Effects of dietary yeast culture on growth performance, immune response and disease resistance of gibel carp (Carassius auratus gibelioCAS III)

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Abstract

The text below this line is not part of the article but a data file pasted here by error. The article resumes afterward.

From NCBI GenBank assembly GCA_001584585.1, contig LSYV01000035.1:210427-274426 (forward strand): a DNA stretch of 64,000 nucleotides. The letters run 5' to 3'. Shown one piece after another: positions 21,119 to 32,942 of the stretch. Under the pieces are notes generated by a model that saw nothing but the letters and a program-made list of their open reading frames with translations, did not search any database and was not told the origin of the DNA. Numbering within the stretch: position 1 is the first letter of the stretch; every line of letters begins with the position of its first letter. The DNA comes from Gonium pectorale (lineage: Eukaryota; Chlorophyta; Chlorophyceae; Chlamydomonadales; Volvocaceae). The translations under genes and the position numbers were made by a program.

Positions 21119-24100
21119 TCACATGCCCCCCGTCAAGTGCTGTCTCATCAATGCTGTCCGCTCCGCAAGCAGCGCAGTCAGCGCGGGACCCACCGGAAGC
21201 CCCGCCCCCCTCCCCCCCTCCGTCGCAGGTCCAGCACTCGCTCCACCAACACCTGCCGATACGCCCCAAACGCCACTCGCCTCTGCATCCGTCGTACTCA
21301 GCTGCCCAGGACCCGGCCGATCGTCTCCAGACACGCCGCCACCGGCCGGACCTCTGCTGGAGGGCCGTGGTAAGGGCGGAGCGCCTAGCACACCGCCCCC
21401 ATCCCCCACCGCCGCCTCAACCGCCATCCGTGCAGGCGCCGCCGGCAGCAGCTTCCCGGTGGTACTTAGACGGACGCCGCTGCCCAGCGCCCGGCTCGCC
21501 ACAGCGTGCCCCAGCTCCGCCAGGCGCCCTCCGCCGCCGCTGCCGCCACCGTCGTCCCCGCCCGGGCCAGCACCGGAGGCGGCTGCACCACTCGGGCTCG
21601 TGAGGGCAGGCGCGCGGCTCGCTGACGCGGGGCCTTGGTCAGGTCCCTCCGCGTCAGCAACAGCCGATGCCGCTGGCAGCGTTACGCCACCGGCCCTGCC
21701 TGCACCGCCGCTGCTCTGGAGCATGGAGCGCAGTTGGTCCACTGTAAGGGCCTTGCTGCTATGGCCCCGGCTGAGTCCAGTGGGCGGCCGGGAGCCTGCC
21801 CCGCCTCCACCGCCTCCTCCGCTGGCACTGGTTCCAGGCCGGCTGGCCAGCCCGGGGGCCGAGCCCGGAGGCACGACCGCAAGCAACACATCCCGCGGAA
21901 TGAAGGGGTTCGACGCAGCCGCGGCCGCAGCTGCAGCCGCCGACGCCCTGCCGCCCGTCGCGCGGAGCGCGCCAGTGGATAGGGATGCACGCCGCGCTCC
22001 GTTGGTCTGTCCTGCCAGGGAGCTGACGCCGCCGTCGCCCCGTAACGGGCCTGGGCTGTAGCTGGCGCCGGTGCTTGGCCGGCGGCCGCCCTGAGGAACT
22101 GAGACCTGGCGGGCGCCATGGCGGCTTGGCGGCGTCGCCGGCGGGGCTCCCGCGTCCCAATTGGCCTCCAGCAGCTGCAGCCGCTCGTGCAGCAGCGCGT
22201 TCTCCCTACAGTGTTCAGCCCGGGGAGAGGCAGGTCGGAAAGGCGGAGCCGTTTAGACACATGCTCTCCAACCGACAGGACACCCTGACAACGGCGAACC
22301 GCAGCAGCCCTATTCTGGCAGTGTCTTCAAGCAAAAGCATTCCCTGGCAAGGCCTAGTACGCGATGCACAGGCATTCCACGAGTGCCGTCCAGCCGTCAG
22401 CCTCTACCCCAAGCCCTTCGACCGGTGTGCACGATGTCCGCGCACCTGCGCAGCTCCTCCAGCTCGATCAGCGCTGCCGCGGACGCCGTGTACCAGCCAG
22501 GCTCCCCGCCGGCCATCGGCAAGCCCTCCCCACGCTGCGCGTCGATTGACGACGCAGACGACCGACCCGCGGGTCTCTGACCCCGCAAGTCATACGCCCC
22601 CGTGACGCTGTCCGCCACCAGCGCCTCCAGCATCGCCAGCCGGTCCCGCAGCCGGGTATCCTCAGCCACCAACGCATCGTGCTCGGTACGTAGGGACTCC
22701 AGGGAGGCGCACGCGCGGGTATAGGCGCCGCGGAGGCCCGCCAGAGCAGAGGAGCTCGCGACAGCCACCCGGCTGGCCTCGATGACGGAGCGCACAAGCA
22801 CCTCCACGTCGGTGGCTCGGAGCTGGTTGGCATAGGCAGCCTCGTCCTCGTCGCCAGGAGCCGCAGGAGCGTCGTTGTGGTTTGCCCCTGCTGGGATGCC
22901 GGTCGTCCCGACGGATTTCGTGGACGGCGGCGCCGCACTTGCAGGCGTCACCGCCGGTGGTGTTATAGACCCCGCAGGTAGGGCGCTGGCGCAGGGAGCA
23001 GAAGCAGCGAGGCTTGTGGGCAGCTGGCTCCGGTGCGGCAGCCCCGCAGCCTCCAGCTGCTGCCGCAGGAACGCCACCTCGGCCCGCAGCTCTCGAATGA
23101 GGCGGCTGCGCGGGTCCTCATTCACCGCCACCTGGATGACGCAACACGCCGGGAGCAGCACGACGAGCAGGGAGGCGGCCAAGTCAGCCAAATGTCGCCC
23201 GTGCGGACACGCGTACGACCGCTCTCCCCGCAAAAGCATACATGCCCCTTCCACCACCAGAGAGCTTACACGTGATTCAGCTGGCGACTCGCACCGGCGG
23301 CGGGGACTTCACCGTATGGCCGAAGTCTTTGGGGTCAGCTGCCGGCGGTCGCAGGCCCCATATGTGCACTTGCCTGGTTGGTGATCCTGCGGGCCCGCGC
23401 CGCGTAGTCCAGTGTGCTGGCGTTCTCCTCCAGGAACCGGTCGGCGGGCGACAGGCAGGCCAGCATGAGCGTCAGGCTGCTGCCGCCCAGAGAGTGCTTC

A 50-day feeding trial was carried out to evaluate the partial replacement of fishmeal by yeast culture (YC) on growth performance, immune response and resistance against Aeromonas hydrophila in gibel carp CAS III (Carassius auratus gibelio). Four isonitrogenous and isoenergetic practical diets including a basal diet (the control diet containing 10% fish meal, D0) and three yeast culture diets (substituting 20%, 40%, 60% of the fishmeal in the basal diet, D20, D40 and D60, respectively) were formulated. Each diet was randomly allocated to quadruplicate fish groups (average initial body weight: 28.70 ± 0.03 g) reared in a recirculating system. After the growth trial, bacterial challenge test was conducted. The results showed that no noteworthy variations in feed intake, growth performance and morphology indices were found among groups (P > 0.05). YC Supplemented diet exerted little significant influence on plasma parameters including triglyceride, glucose, creatinine, total protein and urea nitrogen compared with the control group (P > 0.05). No obvious variations were found in activities of plasma lysozyme, IgM, MPO and SOD before challenge test among dietary treatments (P > 0.05), whereas considerable higher value of the foresaid indicators was discovered in D40 after bacteria challenge (P < 0.05). Transcriptional levels of Toll like receptor 2 (TLR2), myeloid differentiation factor 88 (MyD88), Toll/IL-1 receptor domain-containing adaptor protein (TIRAP) and interleukin-1β (IL-1β) in spleen after challenge were significantly up-regulated in D40 compared with D0 (P < 0.05). Cumulative survival rate in D40 and D60 were significantly higher than those in D0 and D20 (P < 0.05). Taken together, yeast culture could be a suitable fishmeal alternative in diets of gibel carp and dietary inclusion of 4 g YC per 100 g diet enhanced the immunity and disease resistance of gibel carp partly via TLR2 pathway.

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